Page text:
• Irritation Risk: During installation, fiberglass may cause skin irritation and respiratory discomfort.
  • Installation Sensitivity: Effectiveness depends on proper installation; mistakes can lead to reduced performance.
  • Moisture Risk: Fiberglass batts may collect moisture and mold over time if not properly ventilated. 

Verdict: Affordable, easy-to-install.

Spray Foam Insulation

Spray foam insulation is a modern and highly efficient insulation material that is often considered the best insulation for cold weather. It is applied as a liquid that expands to fill any gaps and solidifies to create a seamless and airtight barrier. 

Spray foam insulation is praised for its high R-value, excellent air-sealing properties, and water resistance.

Spray foam insulation comes in two main types: closed cell and open cell. Closed cell offers higher R-value and is highly moisture-resistant. Open Cell spray foam, known for its flexibility and cost-effectiveness, is more suitable for interior applications but is not recommended for spaces with high moisture levels.


  • High R-Value: Spray foam insulation provides excellent thermal resistance, ensuring superior energy efficiency.
  • Air Sealing Properties: Spray foam acts as an effective air barrier, preventing drafts and heat loss.
  • Water-resistant: Spray foam naturally resists moisture, reducing the risk of mold and mildew growth.


  • Higher Upfront Cost: Installation costs are relatively high compared to other insulation types.
  • Professional Installation: Achieving optimal results often requires professional expertise.
  • Requires Proper Ventilation: Greater work may be required to install spray foam. insulation in older homes as installers may run the risk of locking in moisture between walls and attic roofs. 

Verdict: Highest efficiency, most expensive.

Cellulose Insulation

Cellulose insulation is an eco-friendly option made from recycled paper and other natural fibers.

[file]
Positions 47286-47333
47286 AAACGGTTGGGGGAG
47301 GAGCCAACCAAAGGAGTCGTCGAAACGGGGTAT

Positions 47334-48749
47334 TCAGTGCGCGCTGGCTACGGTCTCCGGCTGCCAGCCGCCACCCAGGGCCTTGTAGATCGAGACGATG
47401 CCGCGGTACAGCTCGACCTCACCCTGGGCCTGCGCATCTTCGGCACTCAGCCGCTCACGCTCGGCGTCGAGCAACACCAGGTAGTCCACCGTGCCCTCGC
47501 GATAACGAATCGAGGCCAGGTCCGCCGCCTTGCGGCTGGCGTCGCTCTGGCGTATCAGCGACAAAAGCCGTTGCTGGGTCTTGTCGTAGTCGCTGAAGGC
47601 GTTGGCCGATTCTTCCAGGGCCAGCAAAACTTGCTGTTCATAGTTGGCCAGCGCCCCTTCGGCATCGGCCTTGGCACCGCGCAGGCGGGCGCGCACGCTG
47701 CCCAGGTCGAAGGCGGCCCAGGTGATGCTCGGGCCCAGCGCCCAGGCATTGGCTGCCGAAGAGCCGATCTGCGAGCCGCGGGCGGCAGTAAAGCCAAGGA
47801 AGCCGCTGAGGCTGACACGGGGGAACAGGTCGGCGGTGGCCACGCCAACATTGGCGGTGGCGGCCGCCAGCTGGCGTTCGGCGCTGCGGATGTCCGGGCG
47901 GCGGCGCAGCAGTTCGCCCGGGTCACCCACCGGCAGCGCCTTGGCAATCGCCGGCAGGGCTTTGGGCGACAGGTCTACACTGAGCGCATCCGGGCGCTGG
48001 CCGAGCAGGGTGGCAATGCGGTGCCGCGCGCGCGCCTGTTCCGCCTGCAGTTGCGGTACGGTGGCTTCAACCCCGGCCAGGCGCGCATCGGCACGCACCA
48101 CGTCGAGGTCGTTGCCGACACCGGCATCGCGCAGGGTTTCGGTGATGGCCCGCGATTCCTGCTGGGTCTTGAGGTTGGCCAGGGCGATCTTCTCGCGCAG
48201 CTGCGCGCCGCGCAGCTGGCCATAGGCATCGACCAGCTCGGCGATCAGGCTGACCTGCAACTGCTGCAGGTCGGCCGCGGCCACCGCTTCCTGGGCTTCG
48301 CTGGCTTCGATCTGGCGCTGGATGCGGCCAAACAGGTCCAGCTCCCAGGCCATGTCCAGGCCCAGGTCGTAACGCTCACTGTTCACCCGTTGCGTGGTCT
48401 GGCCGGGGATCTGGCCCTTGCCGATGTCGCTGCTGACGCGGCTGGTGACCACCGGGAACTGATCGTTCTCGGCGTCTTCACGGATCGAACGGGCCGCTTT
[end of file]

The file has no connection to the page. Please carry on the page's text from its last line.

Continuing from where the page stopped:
Treated with flame retardants, it provides effective insulation against both temperature and sound. Cellulose insulation is known for its sustainability and pest-resistant properties.


  • Eco-Friendly: Made from recycled paper and other natural fibers, cellulose is environmentally sustainable.
  • Noise Reduction: Effective at reducing sound transmission and providing acoustic insulation.
  • Pest-Resistant: Discourages pests due to its composition.


  • Settling Over Time: May settle within the walls over an extended period.
  • Moisture Absorption: Can absorb moisture, potentially leading to issues if not properly installed or protected.

Verdict: Eco-friendly and flexible installation. 

Rigid Foam Board Insulation

Foam board insulation, also known as rigid foam, is a durable and versatile option commonly used in various applications, including walls and roofs. It is known for its high R-value and ability to resist wear and tear, providing long-lasting insulation.


  • High R-Value: Offers excellent thermal resistance.
  • Versatility: Can be used in various applications, including walls and roofs.
  • Durability: Resistant to wear and tear, providing long-lasting insulation.


  • Higher Cost: Initial expenses can be relatively high.
  • Professional Installation: Achieving optimal results often requires professional expertise.